# scipy.linalg.pinv#

scipy.linalg.pinv(a, *, atol=None, rtol=None, return_rank=False, check_finite=True)[source]#

Compute the (Moore-Penrose) pseudo-inverse of a matrix.

Calculate a generalized inverse of a matrix using its singular-value decomposition `U @ S @ V` in the economy mode and picking up only the columns/rows that are associated with significant singular values.

If `s` is the maximum singular value of `a`, then the significance cut-off value is determined by `atol + rtol * s`. Any singular value below this value is assumed insignificant.

Parameters:
a(M, N) array_like

Matrix to be pseudo-inverted.

atolfloat, optional

Absolute threshold term, default value is 0.

rtolfloat, optional

Relative threshold term, default value is `max(M, N) * eps` where `eps` is the machine precision value of the datatype of `a`.

return_rankbool, optional

If True, return the effective rank of the matrix.

check_finitebool, optional

Whether to check that the input matrix contains only finite numbers. Disabling may give a performance gain, but may result in problems (crashes, non-termination) if the inputs do contain infinities or NaNs.

Returns:
B(N, M) ndarray

The pseudo-inverse of matrix a.

rankint

The effective rank of the matrix. Returned if return_rank is True.

Raises:
LinAlgError

If SVD computation does not converge.

`pinvh`

Moore-Penrose pseudoinverse of a hermitian matrix.

Notes

If `A` is invertible then the Moore-Penrose pseudoinverse is exactly the inverse of `A` [1]. If `A` is not invertible then the Moore-Penrose pseudoinverse computes the `x` solution to `Ax = b` such that `||Ax - b||` is minimized [1].

References

[1] (1,2,3)

Penrose, R. (1956). On best approximate solutions of linear matrix equations. Mathematical Proceedings of the Cambridge Philosophical Society, 52(1), 17-19. doi:10.1017/S0305004100030929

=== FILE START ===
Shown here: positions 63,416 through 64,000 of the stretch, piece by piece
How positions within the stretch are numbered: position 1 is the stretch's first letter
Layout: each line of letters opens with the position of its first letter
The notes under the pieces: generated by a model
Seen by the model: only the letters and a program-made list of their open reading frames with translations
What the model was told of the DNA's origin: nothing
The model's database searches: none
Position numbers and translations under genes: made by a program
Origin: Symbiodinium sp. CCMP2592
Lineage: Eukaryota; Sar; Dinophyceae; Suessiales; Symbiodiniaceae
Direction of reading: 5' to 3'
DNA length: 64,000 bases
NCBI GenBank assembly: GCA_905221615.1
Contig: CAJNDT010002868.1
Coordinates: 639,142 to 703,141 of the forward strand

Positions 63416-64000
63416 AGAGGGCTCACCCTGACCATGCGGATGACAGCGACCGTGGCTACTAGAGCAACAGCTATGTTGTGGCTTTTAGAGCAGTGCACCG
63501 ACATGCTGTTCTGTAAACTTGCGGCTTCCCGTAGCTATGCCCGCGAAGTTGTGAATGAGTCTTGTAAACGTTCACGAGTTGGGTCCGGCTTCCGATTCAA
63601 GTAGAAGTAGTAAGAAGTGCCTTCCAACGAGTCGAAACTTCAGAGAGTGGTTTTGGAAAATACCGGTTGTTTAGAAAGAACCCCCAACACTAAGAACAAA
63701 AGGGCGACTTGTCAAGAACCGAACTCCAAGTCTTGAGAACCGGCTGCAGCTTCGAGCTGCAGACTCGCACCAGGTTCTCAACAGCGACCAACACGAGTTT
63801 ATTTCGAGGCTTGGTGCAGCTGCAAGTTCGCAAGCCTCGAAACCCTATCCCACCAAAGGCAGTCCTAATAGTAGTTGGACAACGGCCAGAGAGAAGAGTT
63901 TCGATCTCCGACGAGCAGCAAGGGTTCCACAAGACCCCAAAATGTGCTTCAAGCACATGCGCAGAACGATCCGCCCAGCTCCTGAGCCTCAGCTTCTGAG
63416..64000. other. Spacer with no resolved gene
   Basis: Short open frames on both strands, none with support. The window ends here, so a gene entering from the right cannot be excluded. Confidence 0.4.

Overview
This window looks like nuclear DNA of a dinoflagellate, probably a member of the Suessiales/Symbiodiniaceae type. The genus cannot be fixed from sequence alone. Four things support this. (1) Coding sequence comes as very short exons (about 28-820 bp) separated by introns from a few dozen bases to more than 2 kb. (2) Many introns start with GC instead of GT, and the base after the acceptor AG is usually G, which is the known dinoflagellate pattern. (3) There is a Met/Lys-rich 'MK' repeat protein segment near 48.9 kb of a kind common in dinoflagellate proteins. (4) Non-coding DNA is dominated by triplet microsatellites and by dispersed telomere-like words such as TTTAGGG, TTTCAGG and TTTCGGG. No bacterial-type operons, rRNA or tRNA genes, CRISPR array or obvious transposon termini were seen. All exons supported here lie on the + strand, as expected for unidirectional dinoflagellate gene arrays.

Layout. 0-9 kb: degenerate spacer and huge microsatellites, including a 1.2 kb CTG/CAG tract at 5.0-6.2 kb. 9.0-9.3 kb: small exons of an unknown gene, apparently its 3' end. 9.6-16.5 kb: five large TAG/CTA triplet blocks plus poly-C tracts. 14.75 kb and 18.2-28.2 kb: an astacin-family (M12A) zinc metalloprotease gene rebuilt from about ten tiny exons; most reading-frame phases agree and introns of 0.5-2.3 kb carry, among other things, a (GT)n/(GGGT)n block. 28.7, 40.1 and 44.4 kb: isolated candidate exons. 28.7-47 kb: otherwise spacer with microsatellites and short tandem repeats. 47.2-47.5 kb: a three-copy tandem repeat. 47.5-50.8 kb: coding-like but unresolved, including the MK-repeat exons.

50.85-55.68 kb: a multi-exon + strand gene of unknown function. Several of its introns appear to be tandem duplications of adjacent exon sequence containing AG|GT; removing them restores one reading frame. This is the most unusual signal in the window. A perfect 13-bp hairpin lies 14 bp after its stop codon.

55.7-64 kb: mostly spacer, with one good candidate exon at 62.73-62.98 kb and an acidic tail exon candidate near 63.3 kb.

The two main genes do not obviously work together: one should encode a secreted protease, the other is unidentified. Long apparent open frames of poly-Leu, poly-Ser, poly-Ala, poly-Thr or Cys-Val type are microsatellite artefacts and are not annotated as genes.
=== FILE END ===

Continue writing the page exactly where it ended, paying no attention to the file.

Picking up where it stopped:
Examples

Given an `m x n` matrix `A` and an `n x m` matrix `B` the four Moore-Penrose conditions are:

1. `ABA = A` (`B` is a generalized inverse of `A`),

2. `BAB = B` (`A` is a generalized inverse of `B`),

3. `(AB)* = AB` (`AB` is hermitian),

4. `(BA)* = BA` (`BA` is hermitian) [1].

Here, `A*` denotes the conjugate transpose. The Moore-Penrose pseudoinverse is a unique `B` that satisfies all four of these conditions and exists for any `A`. Note that, unlike the standard matrix inverse, `A` does not have to be a square matrix or have linearly independent columns/rows.

As an example, we can calculate the Moore-Penrose pseudoinverse of a random non-square matrix and verify it satisfies the four conditions.

```>>> import numpy as np
>>> from scipy import linalg
>>> rng = np.random.default_rng()
>>> A = rng.standard_normal((9, 6))
>>> B = linalg.pinv(A)
>>> np.allclose(A @ B @ A, A)  # Condition 1
True
>>> np.allclose(B @ A @ B, B)  # Condition 2
True
>>> np.allclose((A @ B).conj().T, A @ B)  # Condition 3
True
>>> np.allclose((B @ A).conj().T, B @ A)  # Condition 4
True
```